Your CV may cover most of the key areas that are required when considering an application; however, it needs to appeal to the format/style that most recruiters expect to see. If applying for a specific role then it is essential to think about your content in relation to the role you are applying for and highlight strengths and achievements. In reality you have up to 30 seconds to impress a recruiter at first consideration of your application and they like to see who you are, your main strengths, your objective but most importantly what you have achieved in your career (top 2-3 highlights) that outline the value that you can bring to the role and organisation.

Your CV should be laid out so that it is easy to read and flows well across and down the page. Formatting, spacing and font should be consistent throughout, avoid writing as ‘I’ anywhere in your CV and it should also be 2 pages long maximum. Specifically your CV does not grab the reader’s attention quickly to who you are and what you are capable of on first glance. To change this, you need to strengthen your profile and include a Key Skills and Achievements section on the first page to highlight your transferable and existing skills.

I would recommend the following structure and content:

Introduction:

Name, address and contact details are all you need to head your CV.

Profile:
Including a 2 to 3 single sentence outline helps to target the role(s) you are applying for – include a separated section at the beginning of your profile that outlines in one sentence who you are and what you do with your current objective. The remaining profile should be based on your strengths.

Ensure that your profile is a powerful introduction and really focus on the strengths you will take to the role you are targeting – remember 30 seconds is all you will generally have initially and this is a key section in the evaluation process.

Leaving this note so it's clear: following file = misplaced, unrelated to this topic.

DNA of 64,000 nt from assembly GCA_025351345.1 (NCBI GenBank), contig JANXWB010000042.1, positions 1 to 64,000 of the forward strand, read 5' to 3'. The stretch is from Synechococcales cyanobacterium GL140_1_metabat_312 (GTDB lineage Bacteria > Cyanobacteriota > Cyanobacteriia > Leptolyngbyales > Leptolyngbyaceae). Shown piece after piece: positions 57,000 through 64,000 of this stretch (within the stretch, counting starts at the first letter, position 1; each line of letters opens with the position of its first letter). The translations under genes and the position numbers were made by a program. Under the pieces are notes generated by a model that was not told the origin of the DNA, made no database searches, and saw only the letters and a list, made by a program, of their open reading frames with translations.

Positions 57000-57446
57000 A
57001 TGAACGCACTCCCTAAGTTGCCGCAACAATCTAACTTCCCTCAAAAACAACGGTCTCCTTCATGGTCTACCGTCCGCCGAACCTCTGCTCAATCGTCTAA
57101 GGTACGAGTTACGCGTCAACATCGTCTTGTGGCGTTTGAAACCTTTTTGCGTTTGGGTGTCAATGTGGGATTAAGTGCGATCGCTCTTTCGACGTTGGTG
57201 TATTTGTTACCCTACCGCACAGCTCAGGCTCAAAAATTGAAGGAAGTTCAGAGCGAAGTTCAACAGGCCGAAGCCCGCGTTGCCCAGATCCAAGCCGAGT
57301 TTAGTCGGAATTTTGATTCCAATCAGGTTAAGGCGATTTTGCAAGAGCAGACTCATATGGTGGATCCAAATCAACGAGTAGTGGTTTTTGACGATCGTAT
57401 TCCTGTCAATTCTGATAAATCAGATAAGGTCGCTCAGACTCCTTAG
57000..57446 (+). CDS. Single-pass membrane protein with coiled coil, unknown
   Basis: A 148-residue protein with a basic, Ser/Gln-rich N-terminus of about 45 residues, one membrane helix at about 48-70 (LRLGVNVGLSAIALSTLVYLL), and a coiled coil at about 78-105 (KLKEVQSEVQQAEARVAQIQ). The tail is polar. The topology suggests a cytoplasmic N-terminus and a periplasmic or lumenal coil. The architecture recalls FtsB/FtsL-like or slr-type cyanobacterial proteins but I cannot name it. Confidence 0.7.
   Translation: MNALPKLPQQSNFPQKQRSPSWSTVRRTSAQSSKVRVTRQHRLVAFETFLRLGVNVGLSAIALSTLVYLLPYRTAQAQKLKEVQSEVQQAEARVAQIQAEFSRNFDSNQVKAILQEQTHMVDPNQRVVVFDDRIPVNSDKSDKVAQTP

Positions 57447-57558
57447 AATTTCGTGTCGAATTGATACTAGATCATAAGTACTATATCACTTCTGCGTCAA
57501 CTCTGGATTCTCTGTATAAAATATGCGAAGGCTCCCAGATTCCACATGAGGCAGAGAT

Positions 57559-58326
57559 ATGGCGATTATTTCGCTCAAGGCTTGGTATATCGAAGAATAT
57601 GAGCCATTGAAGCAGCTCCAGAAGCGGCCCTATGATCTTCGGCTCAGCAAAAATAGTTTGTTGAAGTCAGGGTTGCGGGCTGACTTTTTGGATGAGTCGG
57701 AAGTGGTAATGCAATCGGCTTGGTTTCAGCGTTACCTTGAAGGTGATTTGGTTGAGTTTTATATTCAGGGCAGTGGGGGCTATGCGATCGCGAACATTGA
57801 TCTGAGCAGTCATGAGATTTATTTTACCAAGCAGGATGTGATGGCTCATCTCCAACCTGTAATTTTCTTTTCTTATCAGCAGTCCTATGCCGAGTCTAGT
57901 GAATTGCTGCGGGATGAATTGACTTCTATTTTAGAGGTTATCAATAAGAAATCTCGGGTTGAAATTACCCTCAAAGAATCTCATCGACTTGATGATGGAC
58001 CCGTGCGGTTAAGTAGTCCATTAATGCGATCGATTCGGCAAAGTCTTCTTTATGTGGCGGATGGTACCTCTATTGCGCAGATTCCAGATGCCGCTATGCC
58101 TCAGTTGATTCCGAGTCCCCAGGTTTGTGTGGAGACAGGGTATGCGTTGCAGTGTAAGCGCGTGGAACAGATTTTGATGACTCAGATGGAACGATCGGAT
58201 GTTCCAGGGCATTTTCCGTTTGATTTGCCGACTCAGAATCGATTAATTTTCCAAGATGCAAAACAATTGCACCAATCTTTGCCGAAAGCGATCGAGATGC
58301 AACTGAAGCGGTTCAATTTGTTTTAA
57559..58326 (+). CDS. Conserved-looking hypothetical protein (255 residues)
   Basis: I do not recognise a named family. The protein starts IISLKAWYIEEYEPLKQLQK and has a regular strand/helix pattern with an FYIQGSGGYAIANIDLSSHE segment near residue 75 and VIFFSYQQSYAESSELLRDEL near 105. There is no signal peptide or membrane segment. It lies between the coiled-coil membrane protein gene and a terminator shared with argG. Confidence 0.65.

Career Summary:
This area of your CV is where most recruiters like to see role and responsibilities, but essentially they want to see achievements, what results have you produced from applying your skills, strengths and duties. If outline is very descriptive based, it will not allow your CV to stand out from other applicants – where possible quantify your achievements to really create impact.

Key Skills and Achievements:
Include 5-8 bullet points to really highlight what skills you offer the role and include substantiated detail – this section must be targeted, again, towards your application role(s). Keep your content succinct but relevant. Within this section include your main academic / career highlights and accomplishments.

A key skill example that is used every day in any role is communication:
Effective communicator with excellent perception, judgement and listening ability to ensure understanding at all levels

Areas of Expertise:
Include key words and phrases that identify you with the role criteria – these can be interchanged per application or kept generic for uploading to internet sites. Think of them as buzz words to make your CV more searchable.

Good luck with all of your future endeavours. Cheers!

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